and Windows Server 2008" (PowerPoint). Microsoft. pp. 14–20. Retrieved 2007-09-04.  ^ "[MS-FSA]: File
File
System Algorithms. Appendix A: Product Behavior". Microsoft. Retrieved 2012-01-10.  ^ http://www.rodsbooks.com/gdisk/booting.html ^ "Change Journals (Windows)". MSDN. Retrieved 2010-04-16.  ^ "Creating, Modifying, and Deleting a Change Journal (Windows)". MSDN. Retrieved 2010-04-16.  ^ "Hard Links and Junctions". MSDN. Microsoft. 12 October 2013. Retrieved 21 October 2013.  ^ "Chapter 29 – POSIX Compatibility". MS Windows NT
Windows NT
Workstation 4.0 Resource Guide. Microsoft. 1995. Retrieved 21 October 2013.  ^ " MSDN – CreateHardLink function". Retrieved 14 January 2016.  ^ Russinovich, Mark E.; Solomon, David A.; Ionescu, Alex (2009). "File Systems". Windows Internals (5th ed.). Microsoft
Microsoft
Press. p. 921. ISBN 978-0-7356-2530-3. One component in Windows that uses multiple data streams is the Attachment Execution Service[...] depending on which zone the file was downloaded from [...] Windows Explorer might warn the user  ^ Sysinternals Streams v1.56 ^ "FileSystem Provider". Microsoft. 9 August 2012. Archived from the original on 23 January 2015. Retrieved 23 January 2015.  ^ Malware
Malware
utilising Alternate Data Streams? Archived 2008-07-23 at the Wayback Machine., AusCERT Web Log, 21 August 2007 ^ " File
File
Compression and Decompression". MSDN Platform SDK: File Systems. Retrieved 2005-08-18.  ^ "The Default Cluster Size for the NTFS
NTFS
and FAT File
File
Systems". Microsoft. January 31, 2002. Retrieved 2012-01-10.  ^ "Understanding NTFS
NTFS
Compression". Retrieved 2011-03-16.  ^ "Shrinking the gap: carving NTFS-compressed files". Retrieved 2011-05-29.  ^ Middleton, Dennis (20 May 2008). "Understanding NTFS
NTFS
Compression". Ntdebugging Blog. Microsoft.  ^ "How NTFS
NTFS
Works". 2003-03-28. Retrieved 2011-10-24.  ^ Masiero, Manuel (2011-12-01). "Should You Compress Data On Your SSD?". Tom's Hardware. Bestofmedia Group. Retrieved 2013-04-05.  ^ "Disk Concepts and Troubleshooting". Microsoft. Retrieved 2012-03-26.  ^ "Read-Only Filegroups and Compression". SQL Server 2008 Books Online. Microsoft. November 2009. Retrieved 2010-04-20.  ^ "Best practices for NTFS
NTFS
compression in Windows." Microsoft Knowledge Base. Retrieved on 2005-08-18. ^ "Sparse Files". MSDN. Microsoft. 12 October 2013. Retrieved 21 October 2013.  ^ Kandoth, Suresh B. (4 March 2009). "Sparse File
File
Errors: 1450 or 665 due to file fragmentation: Fixes and Workarounds". CSS SQL Server Engineers. Microsoft. Retrieved 21 October 2013.  ^ "Sparse Files and Disk Quotas". MSDN Library. Microsoft. 12 October 2013. Retrieved 21 October 2013.  ^ "Designing a Shadow Copy Strategy". TechNet Library. Microsoft. 28 March 2003. Retrieved 2008-01-15.  ^ cfsbloggers (July 14, 2006). "How restore points and other recovery features in Windows Vista
Windows Vista
are affected when you dual-boot with Windows XP". The Filing Cabinet. Retrieved 2007-03-21.  ^ "Transactional NTFS". MSDN. Microsoft. Retrieved 2007-02-02.  ^ " Transactional NTFS (TxF)". Windows Dev Center (MSDN). Microsoft. Retrieved 24 May 2015.  ^ a b "How Security Descriptors and Access Control Lists Work". TechNet. Microsoft. Retrieved 4 September 2015.  ^ Morello, John (February 2007). "Security Watch Deploying EFS: Part 1". Technet Magazine. Microsoft. Retrieved 2009-01-25.  ^ "How EFS Works". Windows 2000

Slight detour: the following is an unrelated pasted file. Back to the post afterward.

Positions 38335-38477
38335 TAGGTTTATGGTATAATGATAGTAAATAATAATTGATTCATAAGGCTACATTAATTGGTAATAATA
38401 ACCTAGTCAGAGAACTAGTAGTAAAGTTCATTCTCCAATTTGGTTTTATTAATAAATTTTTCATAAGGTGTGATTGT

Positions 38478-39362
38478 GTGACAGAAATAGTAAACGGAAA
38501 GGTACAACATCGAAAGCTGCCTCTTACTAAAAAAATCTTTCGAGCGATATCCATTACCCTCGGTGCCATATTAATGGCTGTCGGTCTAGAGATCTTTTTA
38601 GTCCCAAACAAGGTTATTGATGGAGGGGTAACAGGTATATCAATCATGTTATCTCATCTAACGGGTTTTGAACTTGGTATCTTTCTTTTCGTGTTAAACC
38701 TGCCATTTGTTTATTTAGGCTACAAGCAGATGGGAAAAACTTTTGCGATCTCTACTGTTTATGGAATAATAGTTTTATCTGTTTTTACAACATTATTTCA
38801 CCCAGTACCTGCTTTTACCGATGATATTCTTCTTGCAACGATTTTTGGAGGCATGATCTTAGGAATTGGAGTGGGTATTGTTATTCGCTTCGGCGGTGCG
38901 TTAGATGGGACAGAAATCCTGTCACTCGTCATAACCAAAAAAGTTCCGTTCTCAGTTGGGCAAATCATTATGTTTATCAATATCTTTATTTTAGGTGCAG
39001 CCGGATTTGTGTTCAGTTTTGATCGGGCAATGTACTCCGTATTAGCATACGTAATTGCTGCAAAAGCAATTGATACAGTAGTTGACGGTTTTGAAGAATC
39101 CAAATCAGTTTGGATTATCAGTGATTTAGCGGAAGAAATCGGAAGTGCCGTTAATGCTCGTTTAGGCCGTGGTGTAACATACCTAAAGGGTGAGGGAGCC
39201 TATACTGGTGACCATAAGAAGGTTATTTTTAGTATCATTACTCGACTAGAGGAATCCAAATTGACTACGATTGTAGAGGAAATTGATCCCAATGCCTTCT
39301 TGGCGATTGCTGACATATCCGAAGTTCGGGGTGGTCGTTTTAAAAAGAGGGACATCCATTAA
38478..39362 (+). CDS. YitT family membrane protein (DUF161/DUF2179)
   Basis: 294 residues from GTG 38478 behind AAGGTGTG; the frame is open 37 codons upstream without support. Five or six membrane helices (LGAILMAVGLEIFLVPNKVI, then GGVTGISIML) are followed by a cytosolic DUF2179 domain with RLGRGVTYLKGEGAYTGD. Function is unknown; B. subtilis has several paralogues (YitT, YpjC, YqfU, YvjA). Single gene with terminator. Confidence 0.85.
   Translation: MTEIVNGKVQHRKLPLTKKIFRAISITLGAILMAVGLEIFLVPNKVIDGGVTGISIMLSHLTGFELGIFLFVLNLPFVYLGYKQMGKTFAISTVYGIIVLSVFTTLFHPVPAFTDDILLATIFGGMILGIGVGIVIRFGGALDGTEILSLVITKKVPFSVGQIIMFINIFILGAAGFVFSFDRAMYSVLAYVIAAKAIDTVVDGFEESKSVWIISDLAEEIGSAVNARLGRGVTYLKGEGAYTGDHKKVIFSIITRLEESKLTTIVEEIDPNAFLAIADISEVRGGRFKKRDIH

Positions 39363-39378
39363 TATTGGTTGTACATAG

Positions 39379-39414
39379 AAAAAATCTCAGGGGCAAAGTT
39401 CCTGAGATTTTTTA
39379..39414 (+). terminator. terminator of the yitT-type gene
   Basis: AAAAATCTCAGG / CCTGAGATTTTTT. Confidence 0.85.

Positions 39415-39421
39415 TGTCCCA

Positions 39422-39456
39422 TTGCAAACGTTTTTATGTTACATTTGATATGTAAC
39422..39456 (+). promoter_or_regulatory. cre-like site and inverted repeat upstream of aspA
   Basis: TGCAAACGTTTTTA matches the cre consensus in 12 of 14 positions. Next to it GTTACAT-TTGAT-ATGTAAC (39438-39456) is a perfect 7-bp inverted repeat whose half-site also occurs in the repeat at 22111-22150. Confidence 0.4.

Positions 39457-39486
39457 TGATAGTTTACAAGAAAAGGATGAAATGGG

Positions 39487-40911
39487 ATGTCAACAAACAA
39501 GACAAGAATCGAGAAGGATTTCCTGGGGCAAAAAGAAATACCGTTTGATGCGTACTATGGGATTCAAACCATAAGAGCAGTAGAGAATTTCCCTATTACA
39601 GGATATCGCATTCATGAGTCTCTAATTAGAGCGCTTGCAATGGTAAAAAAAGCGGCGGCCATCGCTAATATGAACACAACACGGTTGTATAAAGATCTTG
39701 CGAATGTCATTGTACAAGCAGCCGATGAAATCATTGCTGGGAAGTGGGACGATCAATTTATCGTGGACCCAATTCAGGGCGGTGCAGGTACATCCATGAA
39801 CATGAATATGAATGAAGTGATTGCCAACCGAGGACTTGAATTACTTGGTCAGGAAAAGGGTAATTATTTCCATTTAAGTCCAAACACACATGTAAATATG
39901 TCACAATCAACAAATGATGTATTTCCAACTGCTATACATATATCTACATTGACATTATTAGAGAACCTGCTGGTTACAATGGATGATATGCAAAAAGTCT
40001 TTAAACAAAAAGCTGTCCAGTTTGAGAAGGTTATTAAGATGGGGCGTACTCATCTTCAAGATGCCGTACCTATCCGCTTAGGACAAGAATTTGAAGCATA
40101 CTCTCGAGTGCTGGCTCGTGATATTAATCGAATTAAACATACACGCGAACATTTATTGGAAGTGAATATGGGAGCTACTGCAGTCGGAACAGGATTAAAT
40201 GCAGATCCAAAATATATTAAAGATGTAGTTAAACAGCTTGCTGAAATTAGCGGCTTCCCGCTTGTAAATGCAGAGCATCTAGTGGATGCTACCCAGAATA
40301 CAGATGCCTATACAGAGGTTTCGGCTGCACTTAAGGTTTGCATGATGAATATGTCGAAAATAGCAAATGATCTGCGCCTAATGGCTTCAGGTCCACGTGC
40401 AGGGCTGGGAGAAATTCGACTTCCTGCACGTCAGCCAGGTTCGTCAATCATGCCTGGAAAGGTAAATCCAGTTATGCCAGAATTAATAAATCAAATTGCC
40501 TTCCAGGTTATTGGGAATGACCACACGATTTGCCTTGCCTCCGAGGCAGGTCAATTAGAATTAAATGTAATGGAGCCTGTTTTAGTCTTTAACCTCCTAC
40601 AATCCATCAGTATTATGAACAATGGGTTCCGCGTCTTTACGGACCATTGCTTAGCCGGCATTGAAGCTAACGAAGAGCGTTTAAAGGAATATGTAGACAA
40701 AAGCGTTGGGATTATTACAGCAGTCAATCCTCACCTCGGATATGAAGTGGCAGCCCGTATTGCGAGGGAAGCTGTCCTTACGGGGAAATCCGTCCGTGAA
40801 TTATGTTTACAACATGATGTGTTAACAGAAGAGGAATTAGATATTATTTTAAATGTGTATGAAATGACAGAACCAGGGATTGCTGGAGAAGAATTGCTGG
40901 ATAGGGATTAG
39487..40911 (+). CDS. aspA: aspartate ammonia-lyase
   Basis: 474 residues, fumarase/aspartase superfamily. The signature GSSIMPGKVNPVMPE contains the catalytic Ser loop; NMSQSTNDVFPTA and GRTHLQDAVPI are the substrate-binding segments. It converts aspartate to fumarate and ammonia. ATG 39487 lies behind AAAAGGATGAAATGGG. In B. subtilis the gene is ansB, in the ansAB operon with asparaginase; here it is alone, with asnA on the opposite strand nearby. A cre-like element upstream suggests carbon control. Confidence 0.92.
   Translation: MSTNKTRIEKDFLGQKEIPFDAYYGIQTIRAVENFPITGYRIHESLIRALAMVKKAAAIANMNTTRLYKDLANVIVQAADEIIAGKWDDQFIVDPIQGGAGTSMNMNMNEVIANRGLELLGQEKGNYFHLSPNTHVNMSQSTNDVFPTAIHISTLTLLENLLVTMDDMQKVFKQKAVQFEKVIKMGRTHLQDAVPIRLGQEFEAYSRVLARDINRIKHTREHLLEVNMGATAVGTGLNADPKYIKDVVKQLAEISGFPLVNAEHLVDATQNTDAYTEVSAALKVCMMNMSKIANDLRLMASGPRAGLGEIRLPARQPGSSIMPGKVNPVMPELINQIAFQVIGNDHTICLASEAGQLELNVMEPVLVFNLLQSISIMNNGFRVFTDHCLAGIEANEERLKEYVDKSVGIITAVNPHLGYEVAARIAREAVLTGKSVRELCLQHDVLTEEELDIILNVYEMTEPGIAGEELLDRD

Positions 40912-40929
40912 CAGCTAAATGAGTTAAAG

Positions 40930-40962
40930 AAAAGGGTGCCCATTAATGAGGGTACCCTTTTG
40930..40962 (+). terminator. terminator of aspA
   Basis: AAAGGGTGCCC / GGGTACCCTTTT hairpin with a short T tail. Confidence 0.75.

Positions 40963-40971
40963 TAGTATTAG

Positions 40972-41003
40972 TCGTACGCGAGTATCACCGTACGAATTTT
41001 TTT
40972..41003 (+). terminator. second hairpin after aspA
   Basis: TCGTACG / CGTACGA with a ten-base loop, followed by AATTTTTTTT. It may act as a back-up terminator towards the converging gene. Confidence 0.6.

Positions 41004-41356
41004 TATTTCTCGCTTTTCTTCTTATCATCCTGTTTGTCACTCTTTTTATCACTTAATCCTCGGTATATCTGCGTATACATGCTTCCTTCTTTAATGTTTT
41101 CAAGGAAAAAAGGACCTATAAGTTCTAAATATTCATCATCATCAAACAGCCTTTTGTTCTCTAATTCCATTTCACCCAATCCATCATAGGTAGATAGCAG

Windows 2000
Resource Kit. Microsoft. Retrieved 25 February 2014.  ^ "Chapter 18 – Choosing a File
File
System". MS Windows NT
Windows NT
Workstation 4.0 Resource Guide. Microsoft. Retrieved 25 February 2014.  ^ "Naming Files, Paths, and Namespaces". MSDN. Microsoft. Naming Conventions. Retrieved 25 February 2014.  ^ NTFS
NTFS
Partition Boot Sector Information on structure of the boot sector. ^ Boot Sector Additional information on structure of the boot sector. Note that the sample values are in byte order. ^ "Master File
File
Table". MSDN. July 2, 2012.  ^ NTFS
NTFS
Master File
File
Table (MFT). Information on structure of MFT file. ^ Since Windows XP, it is very difficult to view a listing of these files: they exist in the root directory's index, but the Win32 interface filters them out. In NT 4.0, the command line dir command would list the metafiles in the root directory if /a were specified. In Windows 2000, dir /a stopped working, but dir /a $MFT worked. ^ a b "OEM Support Tools Phase 3 Service Release 2 Availability". Microsoft
Microsoft
Corporation. 2007-02-21. Retrieved 2010-06-16. Windows NT File
File
System (NTFS) File
File
Sector Information Utility [...] A tool used to dump information about an NTFS
NTFS
volume  ^ blogs.technet.com: Jeff Hughes, The Four Stages of NTFS
NTFS
File
File
Growth (2009) ^ Microsoft
Microsoft
KB: A heavily fragmented file in an NTFS
NTFS
volume may not grow beyond a certain size (2012) ^ http://msdn.microsoft.com/en-us/library/cc308442.aspx ^ https://technet.microsoft.com/en-us/library/ff383236(WS.10).aspx ^ "Beating the Daylight Saving Time bug and getting correct file modification times Archived 2004-11-14 at the Wayback Machine." The Code Project ^ cfsbloggers (July 14, 2006). "How restore points and other recovery features in Windows Vista
Windows Vista
are affected when dual-booting with Windows XP". The Filing Cabinet. Retrieved 2007-03-21.  ^ "How to Convert FAT Disks to NTFS". Microsoft
Microsoft
Corporation. 2001-10-25. Retrieved 2007-08-27.  ^ "How to use Convert .exe to convert a partition to the NTFS
NTFS
file system". Microsoft
Microsoft
Corporation. 2007-02-12. Retrieved 2010-12-26.  ^ " Tuxera
Tuxera
NTFS
NTFS
for Mac". Tuxera. August 30, 2011. Retrieved September 20, 2011.  ^ " NTFS
NTFS
for Mac OS X, communication channel between Mac OS X and Windows". Paragon Software Group. Retrieved September 20, 2011.  ^ Seagate Read/Write NTFS
NTFS
driver for Mac OS X Archived 2011-02-10 at the Wayback Machine. ^ Alvares, Milind (2 October 2009). "Snow Leopard's hidden NTFS read/write support". Archived from the original on 10 August 2010. Retrieved 18 September 2010.  ^ "Open BSD